Lately there’s been an article going around titled “The Real George Zimmerman’s Really Bad Grammar”, by Alexander Nazaryan. I’m a week late getting around to blogging about it, but at the risk of wading into a controversial topic with a possibly tasteless post, I wanted to take a closer look at some of the arguments and analyses made in the article.
The first thing that struck me about the article is the explicit moralization of grammar. At the end of the first paragraph, the author, a former English teacher, says that when he forced students to write notes of apology, he explained to them that “good grammar equaled a clean conscience.” (This guy must’ve been a joy to have as a teacher.)
But then the equivocation begins. Although Nazaryan admits that Zimmerman “has bigger concerns than the independent clause”, he nevertheless insists that some of Zimmerman’s errors “are both glaring and inexcusable”. Evidently, quitting one’s job and going into hiding for one’s own safety is no excuse for any degree of grammatical laxness.
Nazaryan’s grammatical analysis leaves something to be desired, too. He takes a quote from Zimmerman’s website—“The only thing necessary for the triumph of evil, is that good men do nothing”—and says, “Why does Zimmerman insert an absolutely needless comma between subject (granted, a complex one) and verb? I can’t speculate on that, but he seems to have treated ‘is that good men do nothing’ as a nonrestrictive clause that adds extra information to the sentence.” This sort of comma, inserted between a complex subject and its verb, used to be completely standard, but it fell out of use in edited writing in the last century or two. It’s still frequently found in unedited writing, however.
I’m not expecting Nazaryan to know the history of English punctuation conventions, but he should at least recognize that this is a thing that a lot of people do, and it’s not for the reason that he suspects. After all, in what sense could the entire predicate of a sentence be a “nonrestrictive clause that adds extra information”? He’s actually got it backwards, in a sense: it’s the complement clause of the subject—“necessary for the triumph of evil”—that’s being set off, albeit with a single, unpaired comma. (And I can’t resist poking fun at the fact that he says “I can’t speculate on that” and the immediately proceeds to speculate on it.)
Nazaryan does make some valid points—that Zimmerman may be overreaching in his prose at times, using words and constructions he hasn’t really mastered—but the whole exercise makes me uncomfortable. (Yes, I have mixed feelings about writing this post myself.) Picking grammatical nits when one man has been killed and another charged with second-degree murder is distasteful enough; equating good grammar with morality makes me squirm.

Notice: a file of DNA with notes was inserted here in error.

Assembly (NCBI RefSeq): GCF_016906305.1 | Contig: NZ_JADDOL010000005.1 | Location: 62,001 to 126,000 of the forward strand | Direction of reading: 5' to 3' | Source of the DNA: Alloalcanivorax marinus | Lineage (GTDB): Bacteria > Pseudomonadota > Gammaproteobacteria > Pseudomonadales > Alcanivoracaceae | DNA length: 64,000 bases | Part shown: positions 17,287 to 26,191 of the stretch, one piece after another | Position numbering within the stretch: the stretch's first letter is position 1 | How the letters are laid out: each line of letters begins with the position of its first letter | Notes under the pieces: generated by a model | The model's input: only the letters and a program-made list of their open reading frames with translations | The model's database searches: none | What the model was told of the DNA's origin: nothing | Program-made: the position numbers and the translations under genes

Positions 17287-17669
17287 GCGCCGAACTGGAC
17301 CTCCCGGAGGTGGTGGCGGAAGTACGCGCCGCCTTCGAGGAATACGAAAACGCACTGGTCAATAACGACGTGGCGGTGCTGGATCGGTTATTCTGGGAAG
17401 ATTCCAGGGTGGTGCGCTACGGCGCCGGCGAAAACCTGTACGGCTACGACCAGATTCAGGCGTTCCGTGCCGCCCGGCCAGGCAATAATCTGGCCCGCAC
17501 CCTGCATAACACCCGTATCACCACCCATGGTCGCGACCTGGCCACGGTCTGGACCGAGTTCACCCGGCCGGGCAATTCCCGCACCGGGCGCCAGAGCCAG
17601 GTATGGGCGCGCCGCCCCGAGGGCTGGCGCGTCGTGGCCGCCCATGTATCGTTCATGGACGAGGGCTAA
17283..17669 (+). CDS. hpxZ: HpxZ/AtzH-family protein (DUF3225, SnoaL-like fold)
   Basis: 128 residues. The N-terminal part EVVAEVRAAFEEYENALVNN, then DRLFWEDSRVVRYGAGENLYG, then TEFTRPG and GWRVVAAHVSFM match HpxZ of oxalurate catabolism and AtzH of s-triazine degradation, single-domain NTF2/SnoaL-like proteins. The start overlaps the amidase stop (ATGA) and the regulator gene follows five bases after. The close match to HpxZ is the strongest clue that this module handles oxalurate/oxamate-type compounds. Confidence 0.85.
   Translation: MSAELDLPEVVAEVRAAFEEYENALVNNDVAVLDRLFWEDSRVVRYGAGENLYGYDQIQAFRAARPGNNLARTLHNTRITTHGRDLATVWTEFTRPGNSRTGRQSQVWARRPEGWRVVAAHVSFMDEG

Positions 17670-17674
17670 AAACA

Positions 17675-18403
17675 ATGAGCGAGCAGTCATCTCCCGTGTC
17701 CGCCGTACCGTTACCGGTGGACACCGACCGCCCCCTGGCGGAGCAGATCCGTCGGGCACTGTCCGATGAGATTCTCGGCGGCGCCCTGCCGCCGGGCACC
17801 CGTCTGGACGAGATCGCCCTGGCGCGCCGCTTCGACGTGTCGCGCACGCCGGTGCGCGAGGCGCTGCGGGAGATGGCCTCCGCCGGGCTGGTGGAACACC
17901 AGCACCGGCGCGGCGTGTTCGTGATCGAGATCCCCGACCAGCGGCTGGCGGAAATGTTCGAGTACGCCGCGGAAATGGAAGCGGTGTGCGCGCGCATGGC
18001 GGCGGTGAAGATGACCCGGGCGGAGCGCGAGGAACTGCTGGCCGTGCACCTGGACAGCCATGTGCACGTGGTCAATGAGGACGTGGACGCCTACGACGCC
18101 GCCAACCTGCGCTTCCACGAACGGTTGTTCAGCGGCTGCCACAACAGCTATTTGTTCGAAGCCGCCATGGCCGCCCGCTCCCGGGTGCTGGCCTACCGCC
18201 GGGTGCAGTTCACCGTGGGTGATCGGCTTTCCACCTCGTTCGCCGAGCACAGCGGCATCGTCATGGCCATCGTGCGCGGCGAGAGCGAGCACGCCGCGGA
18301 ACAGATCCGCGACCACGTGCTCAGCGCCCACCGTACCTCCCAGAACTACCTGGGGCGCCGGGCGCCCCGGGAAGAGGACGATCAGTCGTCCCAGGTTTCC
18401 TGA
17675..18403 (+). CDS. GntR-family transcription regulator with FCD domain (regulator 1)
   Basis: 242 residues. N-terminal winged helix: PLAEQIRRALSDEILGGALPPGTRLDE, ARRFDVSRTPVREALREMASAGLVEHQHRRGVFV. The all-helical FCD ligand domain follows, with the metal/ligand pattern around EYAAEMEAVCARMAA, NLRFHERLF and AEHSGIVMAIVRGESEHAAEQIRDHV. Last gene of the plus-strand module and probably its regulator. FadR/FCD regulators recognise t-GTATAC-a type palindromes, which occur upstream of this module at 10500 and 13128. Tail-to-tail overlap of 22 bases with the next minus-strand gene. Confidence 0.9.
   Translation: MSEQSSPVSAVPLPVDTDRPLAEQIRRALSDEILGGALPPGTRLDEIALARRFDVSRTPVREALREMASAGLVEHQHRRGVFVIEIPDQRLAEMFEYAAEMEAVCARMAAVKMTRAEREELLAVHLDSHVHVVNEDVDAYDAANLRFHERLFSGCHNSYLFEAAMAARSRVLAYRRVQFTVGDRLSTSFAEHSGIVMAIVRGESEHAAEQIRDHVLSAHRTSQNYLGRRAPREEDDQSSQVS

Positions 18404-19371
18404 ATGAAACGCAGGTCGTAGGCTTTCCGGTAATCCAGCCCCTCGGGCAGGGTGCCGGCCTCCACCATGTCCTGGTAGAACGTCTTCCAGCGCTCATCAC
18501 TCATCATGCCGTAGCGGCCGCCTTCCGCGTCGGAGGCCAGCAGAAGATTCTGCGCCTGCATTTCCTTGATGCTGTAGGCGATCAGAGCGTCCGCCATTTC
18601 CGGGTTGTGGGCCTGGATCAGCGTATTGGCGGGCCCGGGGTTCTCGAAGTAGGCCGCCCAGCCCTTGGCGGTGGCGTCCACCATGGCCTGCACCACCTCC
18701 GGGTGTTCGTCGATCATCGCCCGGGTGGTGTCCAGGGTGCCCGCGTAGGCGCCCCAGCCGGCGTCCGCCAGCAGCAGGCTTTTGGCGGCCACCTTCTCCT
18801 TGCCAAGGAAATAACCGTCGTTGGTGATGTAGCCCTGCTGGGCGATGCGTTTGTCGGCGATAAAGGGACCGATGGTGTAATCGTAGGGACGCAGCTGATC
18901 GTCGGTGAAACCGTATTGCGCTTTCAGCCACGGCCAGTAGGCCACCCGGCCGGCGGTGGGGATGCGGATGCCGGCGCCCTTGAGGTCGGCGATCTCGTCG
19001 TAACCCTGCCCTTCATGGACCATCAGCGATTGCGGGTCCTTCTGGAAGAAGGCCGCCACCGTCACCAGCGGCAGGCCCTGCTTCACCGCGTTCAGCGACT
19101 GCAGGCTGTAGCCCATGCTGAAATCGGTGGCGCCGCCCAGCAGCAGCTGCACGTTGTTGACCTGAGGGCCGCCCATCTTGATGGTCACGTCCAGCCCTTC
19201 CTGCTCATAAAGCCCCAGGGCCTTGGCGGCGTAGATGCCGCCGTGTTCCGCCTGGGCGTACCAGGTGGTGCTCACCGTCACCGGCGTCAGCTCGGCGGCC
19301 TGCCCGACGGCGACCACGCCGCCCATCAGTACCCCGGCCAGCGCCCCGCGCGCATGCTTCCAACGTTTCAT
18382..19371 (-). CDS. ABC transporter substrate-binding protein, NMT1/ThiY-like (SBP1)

This is not to say that there is no value in editing, of course. This recent study found that editing contributes to the readers’ perception of the value and professionalism of a story. I did a small study of my own for a class a few years ago and found the same thing. A good edit improves the professional appearance of a story, which may make readers more likely to trust or believe it. However, this does not mean that readers will necessary see an unedited story as a mark of guilt.
Nazaryan makes his thesis most explicit near the end, when he says, “The more I think about this, the more puzzling it becomes. Zimmerman is accused of being a careless vigilante who played fast and loose with the law; why would he want to give credence to that argument by playing fast and loose with the most basic laws of grammar?” I’m sorry, but who in their right minds—who other than Alexander Nazaryan, that is—believes that petty grammatical violations can be taken as a sign of lawless vigilantism?
But wait—there’s still an out. According to Nazaryan, all Zimmerman needs is a good copyeditor. Of course, the man has quit his job and is begging for donations to pay for his legal defense and living expenses, but I guess that’s irrelevant. Obviously he should’ve gotten his priorities straight and paid for a copyeditor first to obtain grammatical—and thereby moral—absolution.
Nazaryan squeezes in one last point at the end, and it’s maybe even more ridiculous than his identification of clean grammar with a clean conscience: “One of the aims of democracy is that citizens are able to articulate their rights in regard to other citizens and the state itself; when one is unable to do so, there is a sense of collective failure—at least for this former teacher.” You see, bad grammar doesn’t just indicate an unclean conscience; it threatens the very foundations of democracy.
I’m feeling a sense of failure too, but for entirely different reasons than Alexander Nazaryan.